Urban nature-based solutions

A promising category of measures for urban resilience consists of nature-based solutions (or blue-green measures). These solutions use the local ecosystem to provide resilience, and to improve liveability and biodiversity. They are often used in combination with grey infrastructure such as drainage systems. In Antananarivo, Madagascar and Kampala, Uganda we worked on implementing nature-based solutions for increased flood resilience.

Deltares has developed the knowledge and tools needed for the design and implementation of nature-based solutions, including the Climate Resilient Cities Toolbox. With partners in the Dutch Climate Resilient City research programme (NKWK-KBS), guidelines were elaborated for local authorities to reduce heat stress. With partners we are developing green spaces that improve urban resilience to drought and heat stress, and act as water retention basins during wet weather. Green spaces are a good example of urban nature-based solutions because they use ecosystem services to reduce climate change impact, improve the urban space for inhabitants and support biodiversity. The results of the studies are available from the knowledge portal on climate adaptation. In Vancouver, Canada, we worked on a collaborative design challenge for adapting to rising sea levels while accommodating urban development and fostering ecological revitalization. With partners a catalogue was developed with examples of how to address sea level rise in the ways we build.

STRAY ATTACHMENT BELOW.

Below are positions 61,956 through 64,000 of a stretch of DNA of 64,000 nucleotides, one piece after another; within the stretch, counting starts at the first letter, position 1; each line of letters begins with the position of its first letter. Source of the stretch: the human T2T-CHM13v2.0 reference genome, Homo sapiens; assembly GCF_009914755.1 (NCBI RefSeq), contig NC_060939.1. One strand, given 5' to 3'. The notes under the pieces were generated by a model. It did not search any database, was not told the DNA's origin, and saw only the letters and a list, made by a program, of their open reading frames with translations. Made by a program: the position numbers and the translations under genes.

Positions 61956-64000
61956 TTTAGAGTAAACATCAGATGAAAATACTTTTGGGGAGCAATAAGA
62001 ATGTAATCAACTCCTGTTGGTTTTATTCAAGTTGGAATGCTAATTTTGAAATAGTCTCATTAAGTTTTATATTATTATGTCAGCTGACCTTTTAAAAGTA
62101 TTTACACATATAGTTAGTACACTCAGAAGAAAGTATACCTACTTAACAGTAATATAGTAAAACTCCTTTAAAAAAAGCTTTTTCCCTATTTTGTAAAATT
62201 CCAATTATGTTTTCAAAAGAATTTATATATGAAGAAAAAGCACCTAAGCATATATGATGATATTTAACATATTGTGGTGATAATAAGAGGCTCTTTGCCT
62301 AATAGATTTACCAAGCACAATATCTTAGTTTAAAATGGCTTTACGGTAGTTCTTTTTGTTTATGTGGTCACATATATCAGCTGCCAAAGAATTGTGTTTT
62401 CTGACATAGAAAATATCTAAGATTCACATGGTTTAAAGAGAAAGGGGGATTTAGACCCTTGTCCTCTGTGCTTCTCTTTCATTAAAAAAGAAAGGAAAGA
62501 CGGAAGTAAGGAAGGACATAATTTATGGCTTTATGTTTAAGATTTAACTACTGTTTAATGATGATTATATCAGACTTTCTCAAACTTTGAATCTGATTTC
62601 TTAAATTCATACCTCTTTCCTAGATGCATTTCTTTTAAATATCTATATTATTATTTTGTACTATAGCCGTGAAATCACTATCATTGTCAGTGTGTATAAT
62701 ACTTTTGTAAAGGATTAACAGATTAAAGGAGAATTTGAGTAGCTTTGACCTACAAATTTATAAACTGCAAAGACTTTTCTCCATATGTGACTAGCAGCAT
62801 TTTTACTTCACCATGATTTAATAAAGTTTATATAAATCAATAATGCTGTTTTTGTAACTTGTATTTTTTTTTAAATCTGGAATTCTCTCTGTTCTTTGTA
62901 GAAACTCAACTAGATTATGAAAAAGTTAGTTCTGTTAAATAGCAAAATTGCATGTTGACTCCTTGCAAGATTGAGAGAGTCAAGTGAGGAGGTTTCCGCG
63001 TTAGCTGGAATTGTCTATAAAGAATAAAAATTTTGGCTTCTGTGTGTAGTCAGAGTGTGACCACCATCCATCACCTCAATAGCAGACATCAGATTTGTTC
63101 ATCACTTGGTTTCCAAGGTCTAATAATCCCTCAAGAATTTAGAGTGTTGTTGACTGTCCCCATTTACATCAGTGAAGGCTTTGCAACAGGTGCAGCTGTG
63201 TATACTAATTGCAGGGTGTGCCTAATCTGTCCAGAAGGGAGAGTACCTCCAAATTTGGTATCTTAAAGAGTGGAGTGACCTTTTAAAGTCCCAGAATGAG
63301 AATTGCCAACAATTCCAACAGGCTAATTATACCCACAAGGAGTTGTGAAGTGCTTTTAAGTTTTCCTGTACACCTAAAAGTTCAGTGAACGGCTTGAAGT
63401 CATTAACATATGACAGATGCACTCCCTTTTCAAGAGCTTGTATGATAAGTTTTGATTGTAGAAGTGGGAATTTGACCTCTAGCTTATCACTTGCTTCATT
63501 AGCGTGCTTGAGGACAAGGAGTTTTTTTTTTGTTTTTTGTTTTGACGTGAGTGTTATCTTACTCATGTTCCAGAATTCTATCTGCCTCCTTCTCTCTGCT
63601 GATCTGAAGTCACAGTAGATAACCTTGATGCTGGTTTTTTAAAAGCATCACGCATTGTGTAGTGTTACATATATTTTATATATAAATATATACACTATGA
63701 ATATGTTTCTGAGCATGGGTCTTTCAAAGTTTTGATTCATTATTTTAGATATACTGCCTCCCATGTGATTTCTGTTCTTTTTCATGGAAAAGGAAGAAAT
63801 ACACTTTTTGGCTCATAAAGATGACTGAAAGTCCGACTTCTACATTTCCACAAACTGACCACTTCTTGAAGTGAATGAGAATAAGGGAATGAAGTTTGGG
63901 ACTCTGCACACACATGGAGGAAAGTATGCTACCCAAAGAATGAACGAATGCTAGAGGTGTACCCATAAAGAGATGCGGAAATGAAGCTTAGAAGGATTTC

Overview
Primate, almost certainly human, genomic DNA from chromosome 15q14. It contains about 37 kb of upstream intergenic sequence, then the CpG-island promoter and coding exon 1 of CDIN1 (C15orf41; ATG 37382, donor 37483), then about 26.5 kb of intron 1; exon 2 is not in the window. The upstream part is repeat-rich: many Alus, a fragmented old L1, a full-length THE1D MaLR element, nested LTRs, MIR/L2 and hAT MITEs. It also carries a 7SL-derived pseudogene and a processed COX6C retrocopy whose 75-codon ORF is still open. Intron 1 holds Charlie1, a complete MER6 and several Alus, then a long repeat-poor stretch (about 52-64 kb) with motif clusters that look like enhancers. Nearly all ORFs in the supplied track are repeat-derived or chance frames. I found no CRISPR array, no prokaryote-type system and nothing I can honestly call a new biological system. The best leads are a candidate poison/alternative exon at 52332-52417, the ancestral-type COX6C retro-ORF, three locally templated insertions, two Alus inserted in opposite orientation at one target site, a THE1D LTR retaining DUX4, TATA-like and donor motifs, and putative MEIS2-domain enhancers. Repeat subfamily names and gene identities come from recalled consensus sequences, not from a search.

Updating urban models

We have actively contributed to making cities safer by working on reducing flood risks, as in the cities of Bangkok and Yangon, and currently in Santa Cruz de la Sierra and Paramaribo. Hydrodynamic models (Delft3D FM 1D2D) were continuously updated with actual water system data. Analysis tools gave us a better understanding of how the water system works and helped us to identify measures for mitigating flood risks. Combining models and tools allowed us to develop an early warning system to protect the residents of Bangkok against floods.

After the extreme rainfall event in 2021 in Germany, Belgium and the Dutch province of Limburg, we conducted a ‘water bomb experiment’ to study the possible effects of this type of rainfall in other parts of the Netherlands. The study showed that, in many cases, our water system cannot cope with this amount of water. Following on from that work, stakeholders are now extensively studying the local and regional implications of this extreme event, as in the case of the province of Zuid-Holland in the Netherlands (in Dutch). Water authorities are using the results to draw attention to the importance of increasing resilience by permanently setting aside space for peak water storage.

Realising impact

The knowledge and guidelines being developed on urban resilience in close collaboration with partners, help local authorities to adapt to both climate change and societal pressures. We have advised the Dutch national government about the identification of potential new locations for housing where the flood risk is low. In the coming decades, delta cities will be enabled to provide safe and sustainable living conditions.

All Sendai priority’s

Didrik Meijer

Marco Hoogvliet